As visitors streamed into Mesa Verde National Park in June, one of the first things they may have seen, alongside sweepings vistas and scrub brush, was a team of nine students from CU Boulder.
The students had made the seven-plus hour trip to Montezuma County, Colorado, to teach park goers about the plants and animals that call the region home. For three weeks, the undergraduates staffed tables dedicated to various aspects of the local ecology—from the bees, butterflies and moths that pollinate flowers to the yucca plants that ancestral Pueblo peoples processed to make twine.
These educators weren’t alone at the park, either. Throughout the summer, teams of students worked with scientists from CU Boulder to map the park’s diverse life, including populations of single-celled algae, rodents and even carrion beetles. The effort was part of a growing collaboration between the national park and the CU Boulder Museum of Natural History. Rebecca Coon, who oversaw the student educators, explained that Mesa Verde is famous for its 800-year-old dwellings built into the sides of cliff faces. But the park is also making a push to help RVers and campers better appreciate the plants and animals they may run into during their stay—something that CU Boulder knows a lot about.
“We worked to help visitors to the park better connect to the natural environment and to have that sense of connection rooted in their actual experiences in the park,” said Coon, an exhibit and program manager at the Museum of Natural History.
Rychen Ly, a member of Coon’s team, said that visitors jumped at the chance to talk flowers and bugs with passionate students. “They were all interested in what we had to say—not just the kids, but the adults as well,” said Ly, who will start her sophomore year in the fall.
All about yucca
Ly decided to travel to Mesa Verde after spending her freshman year working on similar education projects at the museum’s main campus in Boulder. Like many of the other students, her favorite lesson at the park was a Jenga game that taught visitors about the intricate connections that make up local ecosystems.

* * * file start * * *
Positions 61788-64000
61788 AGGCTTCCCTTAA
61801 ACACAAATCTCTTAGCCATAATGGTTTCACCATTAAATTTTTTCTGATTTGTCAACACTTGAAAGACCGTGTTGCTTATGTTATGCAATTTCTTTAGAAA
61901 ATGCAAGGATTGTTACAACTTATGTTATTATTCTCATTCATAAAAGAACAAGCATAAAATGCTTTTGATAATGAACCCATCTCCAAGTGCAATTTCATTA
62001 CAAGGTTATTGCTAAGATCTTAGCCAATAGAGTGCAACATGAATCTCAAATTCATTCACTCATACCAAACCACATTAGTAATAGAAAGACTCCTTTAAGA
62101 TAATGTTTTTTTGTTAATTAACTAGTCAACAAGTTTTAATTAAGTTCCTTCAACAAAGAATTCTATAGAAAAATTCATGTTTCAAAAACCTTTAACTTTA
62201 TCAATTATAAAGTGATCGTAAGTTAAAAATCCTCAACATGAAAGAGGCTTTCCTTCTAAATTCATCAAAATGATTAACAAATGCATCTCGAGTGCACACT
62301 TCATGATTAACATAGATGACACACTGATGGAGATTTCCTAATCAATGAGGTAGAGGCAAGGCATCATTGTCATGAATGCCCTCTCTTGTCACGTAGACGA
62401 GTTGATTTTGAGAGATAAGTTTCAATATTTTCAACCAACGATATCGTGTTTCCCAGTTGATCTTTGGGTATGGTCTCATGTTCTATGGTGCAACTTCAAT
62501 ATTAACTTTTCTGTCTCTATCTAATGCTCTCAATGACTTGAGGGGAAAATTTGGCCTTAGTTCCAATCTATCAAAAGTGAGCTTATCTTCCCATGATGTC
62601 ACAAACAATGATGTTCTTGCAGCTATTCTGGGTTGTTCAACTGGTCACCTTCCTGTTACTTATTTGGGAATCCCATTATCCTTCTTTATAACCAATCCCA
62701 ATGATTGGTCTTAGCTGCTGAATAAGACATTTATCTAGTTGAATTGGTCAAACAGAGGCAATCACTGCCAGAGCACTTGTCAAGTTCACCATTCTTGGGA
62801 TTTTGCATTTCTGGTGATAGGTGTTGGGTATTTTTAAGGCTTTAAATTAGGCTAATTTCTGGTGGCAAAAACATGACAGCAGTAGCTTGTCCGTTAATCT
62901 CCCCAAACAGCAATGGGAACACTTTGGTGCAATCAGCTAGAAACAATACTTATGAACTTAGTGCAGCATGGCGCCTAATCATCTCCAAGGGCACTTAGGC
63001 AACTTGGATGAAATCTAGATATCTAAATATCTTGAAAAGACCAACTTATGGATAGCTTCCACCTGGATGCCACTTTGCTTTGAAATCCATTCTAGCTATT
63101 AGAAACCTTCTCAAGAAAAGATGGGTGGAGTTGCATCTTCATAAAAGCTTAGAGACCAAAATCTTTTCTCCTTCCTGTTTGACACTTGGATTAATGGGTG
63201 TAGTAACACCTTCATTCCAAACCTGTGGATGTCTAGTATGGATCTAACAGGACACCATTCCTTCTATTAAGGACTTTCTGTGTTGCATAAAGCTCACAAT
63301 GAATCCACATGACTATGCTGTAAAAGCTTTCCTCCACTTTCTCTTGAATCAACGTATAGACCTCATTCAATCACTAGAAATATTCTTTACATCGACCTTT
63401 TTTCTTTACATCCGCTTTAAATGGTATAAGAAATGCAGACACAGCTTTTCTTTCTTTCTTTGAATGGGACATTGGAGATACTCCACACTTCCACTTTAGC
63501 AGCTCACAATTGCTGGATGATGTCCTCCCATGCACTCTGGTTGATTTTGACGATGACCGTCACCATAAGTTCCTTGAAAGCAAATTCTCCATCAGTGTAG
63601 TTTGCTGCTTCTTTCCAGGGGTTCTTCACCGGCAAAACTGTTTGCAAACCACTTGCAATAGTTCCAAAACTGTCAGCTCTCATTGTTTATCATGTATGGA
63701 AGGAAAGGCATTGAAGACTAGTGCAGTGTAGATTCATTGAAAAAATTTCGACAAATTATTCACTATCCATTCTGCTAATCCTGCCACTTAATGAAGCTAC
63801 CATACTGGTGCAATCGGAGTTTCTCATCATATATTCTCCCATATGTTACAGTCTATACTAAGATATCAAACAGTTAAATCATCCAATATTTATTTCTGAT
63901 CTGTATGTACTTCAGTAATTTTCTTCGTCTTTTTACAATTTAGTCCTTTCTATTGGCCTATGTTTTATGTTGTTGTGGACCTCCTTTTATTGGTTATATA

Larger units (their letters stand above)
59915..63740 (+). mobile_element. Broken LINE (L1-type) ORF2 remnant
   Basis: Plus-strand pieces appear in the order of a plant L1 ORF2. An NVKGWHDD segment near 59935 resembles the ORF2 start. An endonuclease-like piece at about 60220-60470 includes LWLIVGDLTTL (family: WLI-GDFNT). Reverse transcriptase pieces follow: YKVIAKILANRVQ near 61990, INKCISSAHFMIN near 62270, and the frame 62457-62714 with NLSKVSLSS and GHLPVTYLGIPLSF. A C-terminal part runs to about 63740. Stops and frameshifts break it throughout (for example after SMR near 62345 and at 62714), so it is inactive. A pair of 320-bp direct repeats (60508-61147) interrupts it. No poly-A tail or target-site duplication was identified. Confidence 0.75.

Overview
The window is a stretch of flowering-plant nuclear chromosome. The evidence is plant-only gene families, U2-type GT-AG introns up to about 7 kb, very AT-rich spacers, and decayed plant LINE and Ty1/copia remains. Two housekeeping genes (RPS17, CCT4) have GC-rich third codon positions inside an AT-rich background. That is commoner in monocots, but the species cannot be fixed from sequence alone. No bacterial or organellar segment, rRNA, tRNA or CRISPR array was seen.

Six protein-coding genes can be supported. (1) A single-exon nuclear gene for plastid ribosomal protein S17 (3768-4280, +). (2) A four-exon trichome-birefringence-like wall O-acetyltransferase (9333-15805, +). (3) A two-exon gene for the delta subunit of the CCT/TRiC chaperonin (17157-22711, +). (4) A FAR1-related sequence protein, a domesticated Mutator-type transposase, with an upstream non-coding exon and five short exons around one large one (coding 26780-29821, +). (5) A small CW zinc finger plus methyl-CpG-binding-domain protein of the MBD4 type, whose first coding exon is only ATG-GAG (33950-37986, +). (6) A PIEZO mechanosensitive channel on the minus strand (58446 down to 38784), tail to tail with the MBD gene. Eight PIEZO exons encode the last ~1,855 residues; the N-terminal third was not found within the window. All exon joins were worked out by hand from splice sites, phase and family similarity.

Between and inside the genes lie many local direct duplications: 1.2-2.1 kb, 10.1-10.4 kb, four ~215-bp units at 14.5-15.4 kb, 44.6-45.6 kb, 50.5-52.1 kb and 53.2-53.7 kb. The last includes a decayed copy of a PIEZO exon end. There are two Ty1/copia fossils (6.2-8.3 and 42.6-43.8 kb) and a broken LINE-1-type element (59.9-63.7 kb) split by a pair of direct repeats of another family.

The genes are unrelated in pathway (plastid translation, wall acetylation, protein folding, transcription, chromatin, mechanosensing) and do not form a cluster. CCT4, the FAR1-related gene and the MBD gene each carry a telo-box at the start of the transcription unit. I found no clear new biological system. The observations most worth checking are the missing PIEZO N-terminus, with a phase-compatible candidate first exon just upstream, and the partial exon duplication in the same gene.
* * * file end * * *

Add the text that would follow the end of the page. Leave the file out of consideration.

The students, for example, might ask park visitors to pull several blocks from the Jenga tower to simulate a severe drought hitting the area. Pull out too many and the entire ecosystem might come crashing down.
“It shows them that if you pull something out of an ecosystem, the ecosystem gets destabilized,” said Ly, who studies in CU Boulder’s Department of Molecular, Cellular and Developmental Biology.
Many of the learning activities, however, revolved around yucca. This spiky plant, which is related to agave, grows everywhere in the park. It was also central to lives of ancestral Pueblo peoples who used it to make everything from clothes to soup and shampoo. The students embraced that importance wholeheartedly, naming their team “The Yuccans” and even writing a rap song about the useful plant.
“We were always talking about yucca because it’s such an interesting plant,” Ly said.
Jhossep Torres Anairiba, a rising junior at CU Boulder, joined Ly at the park. He studies mechanical engineering but said that he thinks his time at the park will be helpful for his future career.
“In engineering, one thing we need to learn more about is how to have more communication,” Torres Anairiba said. “It was good for me to have an impact on people.”
Who's your pollinator?
Ngozi Nwankwo learned a lot during her time in Mesa Verde, too. The student, who will be a junior and studies in the Technology, Arts and Media Program, has volunteered at museums since she was a high schooler in Denver. But until recently, she hadn’t spent much time in nature.
At first, she said she was nervous about being around all of the bees and moths in the park. After three weeks, however, she became a lot more comfortable around insects. And she and her fellow students got pretty good at identifying local life, too.
“We had this game where we’d point out the different plants and name them,” said Nwankwo, who is also majoring in computer science. “It was really fun to be able to look at a plant and say, ‘I know who your pollinator is.’”
Those sentiments are what Rebecca Coon likes to hear. The professional educator explained that she wanted her student employees to gain just as much from their time at Mesa Verde as the visitors they taught—and to also attune themselves to the rhythms of the natural world.
“I think good educators are great observers,” Coon said. “If we are trying to educate the public and get the public excited about connecting to nature, we are not going to do a good job if we are not personally connected to nature.”